required fabrics to be fire resistant to a certain degree. The National Bureau of Standards has helped to set a standard flammability. The Federal Trade Commission then test suspect fabrics and for bids the marketing of those which do not meet these requirements. However all federal guidelines encountered trouble in one key area enforcement. Consumers who had faith in the standards of cleanliness and sanitation set by the Food and Drug Administration may be startled by Walker's sandbanks comments. With regard to food just recently something one of the top officials at FDA said that they did not have anywhere near adequate money or manpower to adequately protect the consumer. So that here we are suddenly faced with the fact that while most of us thought we were being adequately protected by the FDA and the FDA itself says it's just not true and they are very slow in reaching some of their decisions like the cyclamates where three days before they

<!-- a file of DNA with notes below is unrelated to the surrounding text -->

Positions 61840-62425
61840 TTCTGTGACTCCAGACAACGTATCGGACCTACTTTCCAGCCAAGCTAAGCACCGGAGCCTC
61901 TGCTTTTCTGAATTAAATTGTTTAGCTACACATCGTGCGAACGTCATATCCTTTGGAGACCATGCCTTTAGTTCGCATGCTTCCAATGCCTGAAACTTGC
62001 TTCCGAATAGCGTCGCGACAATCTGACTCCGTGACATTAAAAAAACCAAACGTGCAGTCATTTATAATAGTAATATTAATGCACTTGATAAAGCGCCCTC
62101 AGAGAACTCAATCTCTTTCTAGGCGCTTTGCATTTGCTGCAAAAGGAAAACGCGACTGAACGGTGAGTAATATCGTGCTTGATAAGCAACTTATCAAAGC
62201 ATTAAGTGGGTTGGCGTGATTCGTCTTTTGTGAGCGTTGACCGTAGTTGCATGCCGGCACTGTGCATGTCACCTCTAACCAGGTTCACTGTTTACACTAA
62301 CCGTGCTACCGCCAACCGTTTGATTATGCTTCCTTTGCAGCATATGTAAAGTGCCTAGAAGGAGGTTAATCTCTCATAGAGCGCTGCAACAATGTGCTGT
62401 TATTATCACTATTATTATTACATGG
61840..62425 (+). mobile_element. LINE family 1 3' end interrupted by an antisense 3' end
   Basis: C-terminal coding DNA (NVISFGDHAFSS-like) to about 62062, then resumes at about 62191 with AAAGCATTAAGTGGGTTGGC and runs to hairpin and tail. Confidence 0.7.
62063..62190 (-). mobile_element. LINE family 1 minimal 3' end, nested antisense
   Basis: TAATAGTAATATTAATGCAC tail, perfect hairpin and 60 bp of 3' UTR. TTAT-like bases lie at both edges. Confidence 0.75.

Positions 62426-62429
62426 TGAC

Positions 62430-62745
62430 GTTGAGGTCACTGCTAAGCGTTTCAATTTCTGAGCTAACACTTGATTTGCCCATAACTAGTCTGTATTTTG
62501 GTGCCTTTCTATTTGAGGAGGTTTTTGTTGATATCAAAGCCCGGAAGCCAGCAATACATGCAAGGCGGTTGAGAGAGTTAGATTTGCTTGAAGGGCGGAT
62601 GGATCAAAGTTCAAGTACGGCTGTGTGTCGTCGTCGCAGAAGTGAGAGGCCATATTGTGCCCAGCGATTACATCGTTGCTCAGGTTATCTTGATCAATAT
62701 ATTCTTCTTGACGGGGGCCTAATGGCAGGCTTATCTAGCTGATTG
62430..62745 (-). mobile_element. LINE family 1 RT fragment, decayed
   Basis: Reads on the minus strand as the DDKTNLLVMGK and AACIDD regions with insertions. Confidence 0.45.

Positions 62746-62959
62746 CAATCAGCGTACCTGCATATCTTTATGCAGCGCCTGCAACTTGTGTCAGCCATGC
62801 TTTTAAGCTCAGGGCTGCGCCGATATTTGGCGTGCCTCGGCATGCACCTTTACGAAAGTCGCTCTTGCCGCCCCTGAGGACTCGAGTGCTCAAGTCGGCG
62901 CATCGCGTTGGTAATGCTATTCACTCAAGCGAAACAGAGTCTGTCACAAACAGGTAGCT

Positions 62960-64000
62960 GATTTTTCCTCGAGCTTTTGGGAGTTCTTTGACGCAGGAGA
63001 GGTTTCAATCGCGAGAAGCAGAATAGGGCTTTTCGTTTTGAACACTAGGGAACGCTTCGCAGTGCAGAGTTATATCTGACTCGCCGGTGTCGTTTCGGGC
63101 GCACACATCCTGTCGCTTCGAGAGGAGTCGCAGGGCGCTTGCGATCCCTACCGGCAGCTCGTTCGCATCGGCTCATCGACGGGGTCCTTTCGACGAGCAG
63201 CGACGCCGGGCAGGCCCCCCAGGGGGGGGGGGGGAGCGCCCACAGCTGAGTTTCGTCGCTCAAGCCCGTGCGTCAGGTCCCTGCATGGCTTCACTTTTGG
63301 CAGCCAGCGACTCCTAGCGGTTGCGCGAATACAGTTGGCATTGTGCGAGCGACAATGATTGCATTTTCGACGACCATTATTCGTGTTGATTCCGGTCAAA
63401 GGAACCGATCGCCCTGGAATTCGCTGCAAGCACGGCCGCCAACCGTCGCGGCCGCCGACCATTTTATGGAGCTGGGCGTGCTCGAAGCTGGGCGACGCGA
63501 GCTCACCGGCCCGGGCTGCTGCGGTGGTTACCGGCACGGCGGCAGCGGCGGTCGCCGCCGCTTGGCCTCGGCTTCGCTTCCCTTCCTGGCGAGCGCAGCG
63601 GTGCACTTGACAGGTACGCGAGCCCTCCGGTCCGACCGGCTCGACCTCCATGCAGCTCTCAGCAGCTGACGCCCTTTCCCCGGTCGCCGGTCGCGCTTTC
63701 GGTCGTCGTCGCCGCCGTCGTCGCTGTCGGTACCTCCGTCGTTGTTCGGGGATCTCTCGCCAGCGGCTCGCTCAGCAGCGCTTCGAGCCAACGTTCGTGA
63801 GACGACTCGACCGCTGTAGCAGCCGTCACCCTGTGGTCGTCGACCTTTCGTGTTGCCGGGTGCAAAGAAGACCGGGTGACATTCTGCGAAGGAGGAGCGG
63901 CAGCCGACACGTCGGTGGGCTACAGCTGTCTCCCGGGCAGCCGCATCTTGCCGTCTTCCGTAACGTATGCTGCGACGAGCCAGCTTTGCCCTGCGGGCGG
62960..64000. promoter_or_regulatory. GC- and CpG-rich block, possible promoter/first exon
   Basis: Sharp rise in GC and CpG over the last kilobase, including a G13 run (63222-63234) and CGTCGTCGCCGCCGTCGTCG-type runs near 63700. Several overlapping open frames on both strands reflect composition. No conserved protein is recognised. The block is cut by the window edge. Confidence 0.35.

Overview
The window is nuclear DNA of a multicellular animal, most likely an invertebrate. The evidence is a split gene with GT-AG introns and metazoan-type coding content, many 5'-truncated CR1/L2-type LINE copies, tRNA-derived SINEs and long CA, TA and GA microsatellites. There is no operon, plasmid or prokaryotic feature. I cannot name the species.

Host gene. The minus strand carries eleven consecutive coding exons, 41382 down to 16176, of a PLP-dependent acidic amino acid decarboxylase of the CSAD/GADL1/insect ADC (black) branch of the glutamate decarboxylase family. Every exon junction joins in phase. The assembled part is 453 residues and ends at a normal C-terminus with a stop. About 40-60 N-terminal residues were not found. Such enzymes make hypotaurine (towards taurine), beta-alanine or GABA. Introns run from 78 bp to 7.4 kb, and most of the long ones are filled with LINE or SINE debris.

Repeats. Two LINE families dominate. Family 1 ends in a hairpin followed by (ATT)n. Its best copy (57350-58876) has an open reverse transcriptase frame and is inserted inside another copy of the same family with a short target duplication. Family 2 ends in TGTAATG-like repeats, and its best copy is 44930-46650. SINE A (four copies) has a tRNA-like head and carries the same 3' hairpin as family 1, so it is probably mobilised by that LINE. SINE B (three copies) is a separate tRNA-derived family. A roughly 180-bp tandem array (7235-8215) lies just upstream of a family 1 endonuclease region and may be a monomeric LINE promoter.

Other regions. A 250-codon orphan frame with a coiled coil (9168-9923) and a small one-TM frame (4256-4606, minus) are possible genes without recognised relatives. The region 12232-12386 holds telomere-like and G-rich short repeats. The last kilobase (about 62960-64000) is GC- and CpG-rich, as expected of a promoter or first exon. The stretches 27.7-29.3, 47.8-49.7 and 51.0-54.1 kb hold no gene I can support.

banned the use of cyclamates one of the top officials in FDA said there is nothing to worry about with regard to cyclamates. So that obviously the agency is having a great deal of trouble internally and deciding what to do with some of these products which have not been adequately tested. There may be questions about the enforcement of these guidelines. Consumers can be encouraged by their existence. Mandatory standards on refrigerator door closers flammable fabrics and other hazardous substances ensure that any product below these limits may be seized and confiscated. In addition general guidelines assure consumers that the label 100 percent nylon on a garment means the same to all manufacturers. This type of voluntary standard allows a consumer to compare light goods. Actually these voluntary requirements are an essential part of the economy